Our data also allowed analysis of the area over which podosomes protrude, and to compare this to the exerted force in a high-throughput manner (Fig. 3h). For podosomes indenting over areas larger than 0.7 µm2, we observed a strong linear correlation between force and area in line with earlier findings based on point-scanning protrusion force microscopy25. For podosomes with footprints <0.7 µm2, the data deviates from the linear trend. The size of these podosome footprints becomes comparable to the optical resolution of the used microscope objective (numerical aperture 0.6; \({r}_{\rm{Airy}}\approx640\,{\rm{nm}}\)) and so these likely appear larger because their actual footprint is convolved with an airy diffraction pattern.

High frame rate imaging of cardiomyocyte contraction

Besides offering real-time capability, our method allows imaging of rapidly changing force patterns, as are generated for example by beating cardiomyocytes. To follow the deformations induced by cardiomyocyte contractions, we increased the acquisition rate of our method further—now acquiring WARP maps at 100 fps (Fig. 4a, b, Supplementary Video 4). Here, we used offline image analysis; we expect that real-time analysis would be feasible through the use of dedicated GPU hardware27. Unlike the podosomes analysed above, cardiomyocyte contractions primarily exert horizontal forces on the substrate. We have previously shown that horizontal forces can be quantified by measuring the magnitude of local twisting they induce to the microcavity surface, and that focal adhesion forces measured in this way are consistent with other literature reports17. However, this procedure has required manual image analysis and is thus time-consuming for the multi-frame data sets generated by WARP. To quickly quantify the total force exerted by a cardiomyocyte and the temporal evolution of this force, we instead computed the volume by which the cell indents into the substrate for each frame. This analysis revealed rapid cycles of contraction and relaxation as well as small gradual changes in force amplitude (Fig. 4c, d). To illustrate the compatibility of our method with biochemical assays and to validate that we obtain a meaningful mechanical readout, cardiomyocytes were challenged with the calcium channel inhibitor nifedipine. Consistent with previous studies28, this resulted in an immediate and substantial reduction in overall cell force and beating activity (80–96% reduction in amplitude and 20% reduction in baseline; Fig. 4c, e–g, Supplementary Note 7). The reduction in force correlated with a 44% increase in contraction frequency, which agrees with previous work involving stem cell-derived cardiomyocytes29. In addition, the coefficient of variation of both the contraction force and frequency increased, indicating less regular beating behaviour (insets to Fig. 4f and g). The original beating phenotype can be partially recovered by nifedipine washout, but the fluctuation in force amplitude and frequency remained substantial.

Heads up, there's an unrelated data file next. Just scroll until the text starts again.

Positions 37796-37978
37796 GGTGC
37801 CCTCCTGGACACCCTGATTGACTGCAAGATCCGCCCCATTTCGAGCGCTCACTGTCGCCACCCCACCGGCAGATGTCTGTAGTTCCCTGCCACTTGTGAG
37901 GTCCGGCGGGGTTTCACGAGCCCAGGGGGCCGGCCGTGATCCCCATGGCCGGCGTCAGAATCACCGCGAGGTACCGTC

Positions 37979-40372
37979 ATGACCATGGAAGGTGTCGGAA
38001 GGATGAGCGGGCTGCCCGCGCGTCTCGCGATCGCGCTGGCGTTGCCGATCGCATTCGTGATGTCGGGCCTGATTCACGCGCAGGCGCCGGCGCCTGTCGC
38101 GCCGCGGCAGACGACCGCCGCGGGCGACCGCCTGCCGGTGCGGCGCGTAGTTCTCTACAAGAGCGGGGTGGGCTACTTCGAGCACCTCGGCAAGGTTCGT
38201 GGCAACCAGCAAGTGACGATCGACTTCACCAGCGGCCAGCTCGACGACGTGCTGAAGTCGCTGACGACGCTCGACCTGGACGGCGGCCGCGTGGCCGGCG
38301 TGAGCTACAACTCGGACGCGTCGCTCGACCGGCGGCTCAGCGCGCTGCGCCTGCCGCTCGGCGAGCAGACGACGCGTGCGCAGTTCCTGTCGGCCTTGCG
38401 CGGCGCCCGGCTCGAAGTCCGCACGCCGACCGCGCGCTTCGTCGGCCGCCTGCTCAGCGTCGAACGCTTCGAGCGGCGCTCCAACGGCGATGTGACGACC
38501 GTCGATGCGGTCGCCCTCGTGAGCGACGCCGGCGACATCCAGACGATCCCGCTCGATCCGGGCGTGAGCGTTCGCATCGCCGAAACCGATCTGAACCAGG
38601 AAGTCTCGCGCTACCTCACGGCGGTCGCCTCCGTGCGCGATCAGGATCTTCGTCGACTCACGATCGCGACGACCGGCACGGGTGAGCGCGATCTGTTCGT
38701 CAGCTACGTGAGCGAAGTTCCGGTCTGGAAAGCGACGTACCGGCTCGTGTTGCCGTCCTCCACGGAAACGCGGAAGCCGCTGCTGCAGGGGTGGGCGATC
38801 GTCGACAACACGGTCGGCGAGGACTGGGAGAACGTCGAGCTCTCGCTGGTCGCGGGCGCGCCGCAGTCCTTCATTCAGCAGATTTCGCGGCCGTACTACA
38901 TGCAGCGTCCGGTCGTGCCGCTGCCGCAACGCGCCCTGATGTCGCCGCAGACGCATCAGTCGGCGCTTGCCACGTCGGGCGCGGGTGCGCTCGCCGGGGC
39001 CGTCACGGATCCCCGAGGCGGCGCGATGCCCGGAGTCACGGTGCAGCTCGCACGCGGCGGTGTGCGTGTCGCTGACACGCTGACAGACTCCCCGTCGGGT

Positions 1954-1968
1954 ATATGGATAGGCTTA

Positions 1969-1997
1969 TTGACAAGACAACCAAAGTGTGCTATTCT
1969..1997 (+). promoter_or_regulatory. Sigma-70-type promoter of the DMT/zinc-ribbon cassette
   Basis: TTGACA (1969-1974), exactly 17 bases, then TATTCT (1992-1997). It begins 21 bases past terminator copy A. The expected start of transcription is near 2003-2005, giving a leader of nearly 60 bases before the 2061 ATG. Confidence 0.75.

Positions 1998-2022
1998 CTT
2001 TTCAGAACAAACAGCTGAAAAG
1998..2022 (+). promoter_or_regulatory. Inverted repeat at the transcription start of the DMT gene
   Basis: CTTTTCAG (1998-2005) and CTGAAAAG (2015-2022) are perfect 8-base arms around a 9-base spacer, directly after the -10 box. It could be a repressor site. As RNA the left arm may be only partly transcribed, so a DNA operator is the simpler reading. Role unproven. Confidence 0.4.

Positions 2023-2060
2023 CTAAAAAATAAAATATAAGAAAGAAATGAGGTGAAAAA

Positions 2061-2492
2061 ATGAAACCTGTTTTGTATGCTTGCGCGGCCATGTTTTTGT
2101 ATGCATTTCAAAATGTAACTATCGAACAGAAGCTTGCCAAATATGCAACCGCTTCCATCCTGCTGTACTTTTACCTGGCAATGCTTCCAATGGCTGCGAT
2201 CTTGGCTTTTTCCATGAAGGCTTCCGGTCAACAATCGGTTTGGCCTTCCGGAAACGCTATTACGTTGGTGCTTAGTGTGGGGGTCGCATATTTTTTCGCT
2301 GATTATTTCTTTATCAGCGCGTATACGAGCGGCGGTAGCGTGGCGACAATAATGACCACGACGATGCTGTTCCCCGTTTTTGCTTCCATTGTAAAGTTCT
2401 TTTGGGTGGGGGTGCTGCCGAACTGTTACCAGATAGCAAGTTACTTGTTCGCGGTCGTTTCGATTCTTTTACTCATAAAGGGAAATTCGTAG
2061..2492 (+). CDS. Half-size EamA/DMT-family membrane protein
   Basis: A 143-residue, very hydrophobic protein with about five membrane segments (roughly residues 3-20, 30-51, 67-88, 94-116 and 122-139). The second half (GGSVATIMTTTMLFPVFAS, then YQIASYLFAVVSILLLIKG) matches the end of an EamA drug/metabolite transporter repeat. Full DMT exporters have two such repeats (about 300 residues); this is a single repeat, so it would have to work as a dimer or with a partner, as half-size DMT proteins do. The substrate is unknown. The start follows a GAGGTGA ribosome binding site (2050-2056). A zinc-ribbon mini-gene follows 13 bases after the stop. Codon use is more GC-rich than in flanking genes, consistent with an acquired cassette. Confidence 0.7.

Fig. 4: High-speed contraction imaging of beating cardiomyocytes.
figure 4

a Brightfield image and b section from a 100 fps time-lapse of displacement images for a periodically contracting neonatal cardiomyocyte. c Temporal evolution of total force exerted by the cell, as quantified by the volume it indents into the microcavity chip, before, and upon administration of the calcium channel inhibitor nifedipine and following a subsequent washout. Data extracted from a 7-min time-lapse containing a total of 43,000 frames. d Data from interval marked by the red box in c on a finer timescale showing the periodic contractions before the addition of nifedipine. e Data from interval marked by blue box in c indicating a significant reduction in amplitude of contraction force after addition of nifedipine. f Amplitude of contraction forces over 20 s intervals before, during and after nifedipine exposure. Data shows the mean ±standard deviation (s.d.). Inset, coefficient of variation (CV) for each case. n = 52 contractions for before, n = 76 contractions for nifedipine, n = 36 contractions for washout. g Frequency of contraction over 20 s intervals before, during and after nifedipine exposure. Data show the mean ±s.d. Inset, CV for each case. n = 52 contractions for before, n = 76 contractions for nifedipine, n = 36 contractions for washout. h Box plot of contraction force over 20 s interval for two chips with different apparent stiffness. n = 9 cells for 14 kPa, n = 7 cells for 6 kPa. One-tailed Mann–Whitney U test, P < 0.001 (***P = 0.00035). i Box plot of contraction frequency for data in h. n = 9 cells for 14  Pa, n = 7 cells for 6 kPa. One-tailed Mann–Whitney U test, P < 0.05 (*P = 0.013). Line, box and whiskers in h and i show median, interquartile range (i.e., difference between the 75th and 25th percentiles) and maximum/minimum data points, respectively. Scale bar, 20 μm. Images are representative of two independent cardiomyocyte experiments.